The MDPI project posed a tremendous technical challenge: digitize and process around 280,000 audio and video assets by the University’s bicentennial. The first objects began processing in June 2015 and by the summer of 2016, the major problems had been worked out and the processing was proceeding smoothly.
Then the discussions of film processing began.
In theory, processing film is the same as audio and video. On paper, it seems easier: even though the time allotted is less than A/V, there are only 25,000 reels to process.
In reality, however, it is a very different beast. An hour of film scanned at 2K resolution is 20x larger than an hour of video. When a film is scanned at 4K, it is 80x larger than video. Additionally, the film preservation master consists of not just a few files, like we see in audio or video, but thousands of files: a picture for every frame. Like all preservation masters, these files must be validated.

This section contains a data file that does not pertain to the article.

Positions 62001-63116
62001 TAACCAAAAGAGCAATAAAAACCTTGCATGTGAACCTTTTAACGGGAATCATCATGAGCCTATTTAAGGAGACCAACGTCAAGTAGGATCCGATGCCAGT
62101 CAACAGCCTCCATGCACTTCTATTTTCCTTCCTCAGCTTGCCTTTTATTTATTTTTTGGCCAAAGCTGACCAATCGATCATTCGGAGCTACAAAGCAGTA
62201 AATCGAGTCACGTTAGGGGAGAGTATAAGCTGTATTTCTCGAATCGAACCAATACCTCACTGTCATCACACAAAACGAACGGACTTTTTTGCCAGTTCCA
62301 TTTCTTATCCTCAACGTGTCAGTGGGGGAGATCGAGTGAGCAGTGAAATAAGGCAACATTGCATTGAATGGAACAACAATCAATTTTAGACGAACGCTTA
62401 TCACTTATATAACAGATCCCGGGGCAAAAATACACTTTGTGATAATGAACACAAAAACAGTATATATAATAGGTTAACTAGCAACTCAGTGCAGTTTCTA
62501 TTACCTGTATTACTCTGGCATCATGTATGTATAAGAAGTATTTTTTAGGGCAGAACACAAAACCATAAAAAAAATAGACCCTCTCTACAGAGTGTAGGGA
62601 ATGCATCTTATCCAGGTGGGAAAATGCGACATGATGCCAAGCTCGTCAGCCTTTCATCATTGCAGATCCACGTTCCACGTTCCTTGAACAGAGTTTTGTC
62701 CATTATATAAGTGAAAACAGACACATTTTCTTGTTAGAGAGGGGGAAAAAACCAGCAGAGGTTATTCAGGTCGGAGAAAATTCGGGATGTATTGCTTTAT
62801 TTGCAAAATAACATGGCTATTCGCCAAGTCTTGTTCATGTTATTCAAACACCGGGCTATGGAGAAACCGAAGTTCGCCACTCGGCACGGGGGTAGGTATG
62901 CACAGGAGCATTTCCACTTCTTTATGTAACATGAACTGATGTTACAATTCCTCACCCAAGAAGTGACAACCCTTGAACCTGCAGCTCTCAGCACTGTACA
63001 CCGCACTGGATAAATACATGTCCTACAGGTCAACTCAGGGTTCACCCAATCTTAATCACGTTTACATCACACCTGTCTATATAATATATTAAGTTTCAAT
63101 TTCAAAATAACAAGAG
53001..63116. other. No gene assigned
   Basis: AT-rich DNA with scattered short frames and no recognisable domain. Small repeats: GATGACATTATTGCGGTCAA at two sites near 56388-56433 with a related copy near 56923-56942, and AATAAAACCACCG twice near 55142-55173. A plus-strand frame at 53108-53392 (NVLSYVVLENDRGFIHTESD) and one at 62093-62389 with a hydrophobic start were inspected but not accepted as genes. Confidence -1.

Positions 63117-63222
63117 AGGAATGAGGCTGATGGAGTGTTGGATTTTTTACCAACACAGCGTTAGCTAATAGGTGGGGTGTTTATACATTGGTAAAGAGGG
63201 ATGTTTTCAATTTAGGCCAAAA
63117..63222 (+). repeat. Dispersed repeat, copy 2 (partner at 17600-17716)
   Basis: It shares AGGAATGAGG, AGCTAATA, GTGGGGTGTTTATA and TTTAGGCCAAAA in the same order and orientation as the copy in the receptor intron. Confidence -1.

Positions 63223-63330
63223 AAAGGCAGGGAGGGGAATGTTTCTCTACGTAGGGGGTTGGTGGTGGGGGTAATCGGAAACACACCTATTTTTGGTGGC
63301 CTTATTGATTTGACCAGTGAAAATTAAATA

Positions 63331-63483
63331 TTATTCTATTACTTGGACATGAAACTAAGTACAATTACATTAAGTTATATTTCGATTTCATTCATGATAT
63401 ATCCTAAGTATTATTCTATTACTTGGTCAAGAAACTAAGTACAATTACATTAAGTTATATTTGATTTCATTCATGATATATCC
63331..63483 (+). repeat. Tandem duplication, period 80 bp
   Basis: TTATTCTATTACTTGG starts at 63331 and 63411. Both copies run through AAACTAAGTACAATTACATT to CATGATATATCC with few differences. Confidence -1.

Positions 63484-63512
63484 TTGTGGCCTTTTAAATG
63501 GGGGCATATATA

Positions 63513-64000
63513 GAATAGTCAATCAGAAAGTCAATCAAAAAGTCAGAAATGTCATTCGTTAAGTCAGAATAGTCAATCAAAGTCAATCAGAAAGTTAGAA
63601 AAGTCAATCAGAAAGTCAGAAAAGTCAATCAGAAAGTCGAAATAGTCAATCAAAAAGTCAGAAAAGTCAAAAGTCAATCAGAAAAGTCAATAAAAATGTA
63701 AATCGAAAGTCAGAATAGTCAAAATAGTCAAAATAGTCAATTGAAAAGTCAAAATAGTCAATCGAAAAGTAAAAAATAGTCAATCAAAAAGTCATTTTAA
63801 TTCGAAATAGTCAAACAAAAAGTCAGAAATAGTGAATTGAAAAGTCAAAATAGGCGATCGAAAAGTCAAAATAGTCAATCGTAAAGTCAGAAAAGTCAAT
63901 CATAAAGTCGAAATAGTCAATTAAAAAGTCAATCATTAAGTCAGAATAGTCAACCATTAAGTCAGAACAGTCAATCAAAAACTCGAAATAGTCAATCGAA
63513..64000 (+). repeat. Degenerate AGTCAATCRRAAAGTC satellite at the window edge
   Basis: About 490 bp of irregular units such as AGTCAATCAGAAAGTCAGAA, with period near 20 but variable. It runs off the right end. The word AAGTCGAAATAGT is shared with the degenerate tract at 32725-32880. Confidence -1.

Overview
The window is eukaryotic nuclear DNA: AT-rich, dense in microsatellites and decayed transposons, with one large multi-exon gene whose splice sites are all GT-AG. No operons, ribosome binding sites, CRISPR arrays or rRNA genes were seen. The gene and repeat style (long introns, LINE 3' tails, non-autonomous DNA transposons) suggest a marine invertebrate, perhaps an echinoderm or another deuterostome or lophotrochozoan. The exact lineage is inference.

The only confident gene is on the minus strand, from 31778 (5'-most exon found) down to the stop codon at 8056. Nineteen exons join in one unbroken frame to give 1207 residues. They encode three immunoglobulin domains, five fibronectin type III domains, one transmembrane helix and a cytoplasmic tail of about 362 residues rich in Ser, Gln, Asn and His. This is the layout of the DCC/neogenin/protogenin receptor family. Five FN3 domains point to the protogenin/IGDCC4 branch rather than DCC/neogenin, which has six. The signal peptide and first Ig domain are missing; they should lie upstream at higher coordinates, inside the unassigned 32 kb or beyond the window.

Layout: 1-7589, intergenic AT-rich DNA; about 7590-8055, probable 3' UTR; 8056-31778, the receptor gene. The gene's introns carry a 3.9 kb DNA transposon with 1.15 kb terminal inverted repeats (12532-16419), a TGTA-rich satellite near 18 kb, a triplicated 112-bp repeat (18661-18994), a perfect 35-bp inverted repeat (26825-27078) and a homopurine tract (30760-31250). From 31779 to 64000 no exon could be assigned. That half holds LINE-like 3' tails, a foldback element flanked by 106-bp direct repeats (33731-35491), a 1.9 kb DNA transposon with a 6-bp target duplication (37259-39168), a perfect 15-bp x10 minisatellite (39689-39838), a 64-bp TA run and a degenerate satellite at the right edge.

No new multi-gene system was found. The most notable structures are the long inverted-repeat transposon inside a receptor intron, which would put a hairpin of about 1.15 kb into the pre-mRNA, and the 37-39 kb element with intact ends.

This session will address the challenges and solutions that were needed for the back end processing to be able to process film efficiently.
This presentation is part of the ongoing Digital Library Brown Bag Series. Follow and contribute to the presentations and discussions on Twitter: #dlbb.
Presentations are from 12:00 pm to 1:00 pm EST in the Herman B Wells Library in Room E159 (Hazelbaker Hall in the Scholars' Commons).
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